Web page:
So, I was mostly bored, just ticking off the “revelations” that would come as the film progressed. (I even remember thinking as I watched, “Foul-mouthed grandpa’s gonna be a coke addict, isn’t he?” Okay, so it was heroin…)
    About “gimmick”: I think Wolcott knows exactly what he’s saying here, but it’s not what you think he’s saying. I didn’t think the van thing (which was really funny… once) was a gimmick because it lacked depth. I thought it was a gimmick because it seemed like a artificial device designed to give us sympathy for the family’s plight without earning it the hard way through thoughtful characterization or a deepening plot. The van broke again! Look at how poor and overworked this American family is! Laugh, but sigh audibly! The gimmick didn’t arise naturally from the characters or the situations. It felt one of those things that creative writing professors love because they can say, “look, kids, here’s a structural device and here’s how it operates on the screenplay”—so perhaps it’s a useful teaching tool, but…
    And I’m fine with jokes “lacking depth,” whatever that means. I’ll lose all hipster cred here–not that I ever had much–by admitting that Talladega Nights made me laugh so hard I almost peed my pants. It seems like it’s stupid, but its jokes are hard-earned, it does a great job of lampooning southern culture while giving affection to it at the same time, and I think it genuinely has something interesting to say about the blue state/red state divide. But, unlike LMS, it doesn’t announce itself as a Serious Satire of Masculinity and American Consumer Culture–it just makes you laugh. Whatever depth is there is hidden stealthily behind “silly, pointless fun,” all of which being things I’m fond of.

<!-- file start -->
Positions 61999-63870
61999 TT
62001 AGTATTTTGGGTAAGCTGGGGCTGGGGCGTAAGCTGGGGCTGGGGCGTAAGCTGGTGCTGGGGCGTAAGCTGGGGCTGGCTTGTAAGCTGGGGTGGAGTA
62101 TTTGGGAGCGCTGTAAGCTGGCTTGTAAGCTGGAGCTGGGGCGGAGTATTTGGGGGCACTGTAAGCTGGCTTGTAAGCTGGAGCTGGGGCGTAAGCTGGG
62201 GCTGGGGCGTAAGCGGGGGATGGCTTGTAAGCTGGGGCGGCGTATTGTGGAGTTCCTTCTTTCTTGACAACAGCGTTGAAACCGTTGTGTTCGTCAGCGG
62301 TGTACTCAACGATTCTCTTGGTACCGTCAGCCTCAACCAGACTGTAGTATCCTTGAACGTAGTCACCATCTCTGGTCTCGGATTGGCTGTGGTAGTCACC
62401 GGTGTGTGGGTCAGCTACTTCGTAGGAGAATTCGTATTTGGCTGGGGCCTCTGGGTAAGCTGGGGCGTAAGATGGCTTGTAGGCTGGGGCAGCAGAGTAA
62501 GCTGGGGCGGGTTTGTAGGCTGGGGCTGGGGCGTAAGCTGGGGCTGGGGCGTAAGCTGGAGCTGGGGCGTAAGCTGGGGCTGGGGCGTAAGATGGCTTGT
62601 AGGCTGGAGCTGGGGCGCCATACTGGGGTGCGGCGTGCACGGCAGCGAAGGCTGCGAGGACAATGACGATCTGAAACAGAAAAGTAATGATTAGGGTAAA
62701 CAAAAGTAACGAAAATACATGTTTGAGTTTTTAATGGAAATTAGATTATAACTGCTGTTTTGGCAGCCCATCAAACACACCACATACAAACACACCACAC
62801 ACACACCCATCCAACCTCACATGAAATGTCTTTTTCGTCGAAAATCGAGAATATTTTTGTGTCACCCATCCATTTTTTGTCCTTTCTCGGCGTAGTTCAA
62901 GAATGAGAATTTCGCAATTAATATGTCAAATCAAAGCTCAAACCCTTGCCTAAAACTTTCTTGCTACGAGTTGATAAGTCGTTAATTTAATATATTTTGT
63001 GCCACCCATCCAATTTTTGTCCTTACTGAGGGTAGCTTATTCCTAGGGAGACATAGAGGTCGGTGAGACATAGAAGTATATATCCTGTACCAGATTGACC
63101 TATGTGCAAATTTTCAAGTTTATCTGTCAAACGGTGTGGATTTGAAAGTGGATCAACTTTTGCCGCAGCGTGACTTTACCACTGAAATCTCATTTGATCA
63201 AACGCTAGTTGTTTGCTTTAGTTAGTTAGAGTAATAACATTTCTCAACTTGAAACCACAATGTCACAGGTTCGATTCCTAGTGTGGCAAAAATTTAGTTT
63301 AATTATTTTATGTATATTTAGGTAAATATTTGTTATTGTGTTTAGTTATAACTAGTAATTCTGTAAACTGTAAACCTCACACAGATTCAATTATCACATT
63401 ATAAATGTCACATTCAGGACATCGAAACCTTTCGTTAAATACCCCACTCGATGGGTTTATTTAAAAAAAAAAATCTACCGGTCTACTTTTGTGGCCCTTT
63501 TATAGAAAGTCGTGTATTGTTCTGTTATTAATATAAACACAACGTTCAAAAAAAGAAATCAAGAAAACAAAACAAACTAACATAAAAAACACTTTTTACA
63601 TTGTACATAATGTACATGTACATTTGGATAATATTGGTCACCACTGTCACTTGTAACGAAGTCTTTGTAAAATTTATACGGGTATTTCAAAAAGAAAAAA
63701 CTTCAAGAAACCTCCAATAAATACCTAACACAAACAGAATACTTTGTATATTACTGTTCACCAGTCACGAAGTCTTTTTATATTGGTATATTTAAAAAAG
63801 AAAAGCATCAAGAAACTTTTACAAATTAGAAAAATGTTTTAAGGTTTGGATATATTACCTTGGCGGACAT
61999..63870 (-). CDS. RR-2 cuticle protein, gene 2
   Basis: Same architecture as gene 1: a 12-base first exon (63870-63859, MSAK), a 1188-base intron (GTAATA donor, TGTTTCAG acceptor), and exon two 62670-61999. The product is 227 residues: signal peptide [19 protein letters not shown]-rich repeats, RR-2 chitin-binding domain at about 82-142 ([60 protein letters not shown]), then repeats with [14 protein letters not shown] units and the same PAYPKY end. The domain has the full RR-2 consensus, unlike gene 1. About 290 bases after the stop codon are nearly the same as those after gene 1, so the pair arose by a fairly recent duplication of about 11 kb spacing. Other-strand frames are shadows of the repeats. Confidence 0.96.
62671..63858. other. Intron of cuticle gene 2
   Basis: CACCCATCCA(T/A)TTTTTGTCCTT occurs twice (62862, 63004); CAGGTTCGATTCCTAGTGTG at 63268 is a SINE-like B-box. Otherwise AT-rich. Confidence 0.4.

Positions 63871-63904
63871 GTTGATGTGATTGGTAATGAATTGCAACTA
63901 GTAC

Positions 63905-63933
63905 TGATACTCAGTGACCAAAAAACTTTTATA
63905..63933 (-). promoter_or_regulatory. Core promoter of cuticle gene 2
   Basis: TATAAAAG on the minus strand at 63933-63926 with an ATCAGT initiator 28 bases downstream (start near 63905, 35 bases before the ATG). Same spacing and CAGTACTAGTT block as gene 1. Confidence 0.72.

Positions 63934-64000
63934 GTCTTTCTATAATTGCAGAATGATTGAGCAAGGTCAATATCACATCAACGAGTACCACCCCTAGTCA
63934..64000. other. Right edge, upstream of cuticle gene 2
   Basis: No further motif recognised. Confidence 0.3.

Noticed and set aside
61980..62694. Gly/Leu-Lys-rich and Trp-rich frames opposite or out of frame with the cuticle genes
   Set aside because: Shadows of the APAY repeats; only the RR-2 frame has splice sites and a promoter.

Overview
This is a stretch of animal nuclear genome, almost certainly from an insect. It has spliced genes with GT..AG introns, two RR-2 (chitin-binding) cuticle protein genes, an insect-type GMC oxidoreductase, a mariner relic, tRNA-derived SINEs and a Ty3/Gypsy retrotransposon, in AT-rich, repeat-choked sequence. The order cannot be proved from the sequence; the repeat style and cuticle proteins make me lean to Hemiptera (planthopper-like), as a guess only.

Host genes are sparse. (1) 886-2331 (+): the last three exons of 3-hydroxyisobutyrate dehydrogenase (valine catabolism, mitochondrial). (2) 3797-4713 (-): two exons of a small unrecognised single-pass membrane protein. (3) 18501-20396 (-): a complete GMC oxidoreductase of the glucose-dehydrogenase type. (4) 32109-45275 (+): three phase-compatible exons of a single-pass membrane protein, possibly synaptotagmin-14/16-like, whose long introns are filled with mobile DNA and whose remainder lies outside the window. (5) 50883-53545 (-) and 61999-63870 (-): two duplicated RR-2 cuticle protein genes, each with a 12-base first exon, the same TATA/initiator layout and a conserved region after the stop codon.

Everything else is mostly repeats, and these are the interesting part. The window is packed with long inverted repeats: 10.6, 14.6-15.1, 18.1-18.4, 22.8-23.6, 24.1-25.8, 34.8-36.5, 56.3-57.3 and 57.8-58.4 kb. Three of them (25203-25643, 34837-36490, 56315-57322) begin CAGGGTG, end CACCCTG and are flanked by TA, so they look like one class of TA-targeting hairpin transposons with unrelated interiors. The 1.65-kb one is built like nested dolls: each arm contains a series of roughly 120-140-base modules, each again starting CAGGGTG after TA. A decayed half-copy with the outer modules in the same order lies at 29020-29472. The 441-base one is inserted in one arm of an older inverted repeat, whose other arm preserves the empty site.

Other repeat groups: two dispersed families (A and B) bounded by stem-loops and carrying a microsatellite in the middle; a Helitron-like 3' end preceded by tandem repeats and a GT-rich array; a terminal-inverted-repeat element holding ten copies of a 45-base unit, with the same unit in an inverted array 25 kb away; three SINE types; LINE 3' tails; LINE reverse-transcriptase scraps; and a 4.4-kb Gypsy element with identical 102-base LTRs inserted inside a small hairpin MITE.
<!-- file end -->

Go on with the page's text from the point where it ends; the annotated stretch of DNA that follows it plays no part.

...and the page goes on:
All that said, I really loved the acting. I thought it was intermittently funny, occasionally evocative, but depressingly predictable and wedded more to the conventions of a genre than to how real families operate. It’s perfectly fine but, for a Best Picture, I want something better than “fine.”

  4. troglodytis says:

    a couple of points…
    prior to the competition in the movie, olive had been in only one small local competition that she participated in when visiting her aunt. that is when she caught the beauty pageant bug. it is all very new to her. she hadn’t even been tainted with body image issues yet. so i think it is very plausible that she not know how inappropriate her talent routine is.
    as for..”I even remember thinking as I watched, “Foul-mouthed grandpa’s gonna be a coke addict, isn’t he?”” maybe that’s because the first time we see grandpa, long before he speaks, he’s snorting a white powdery substance?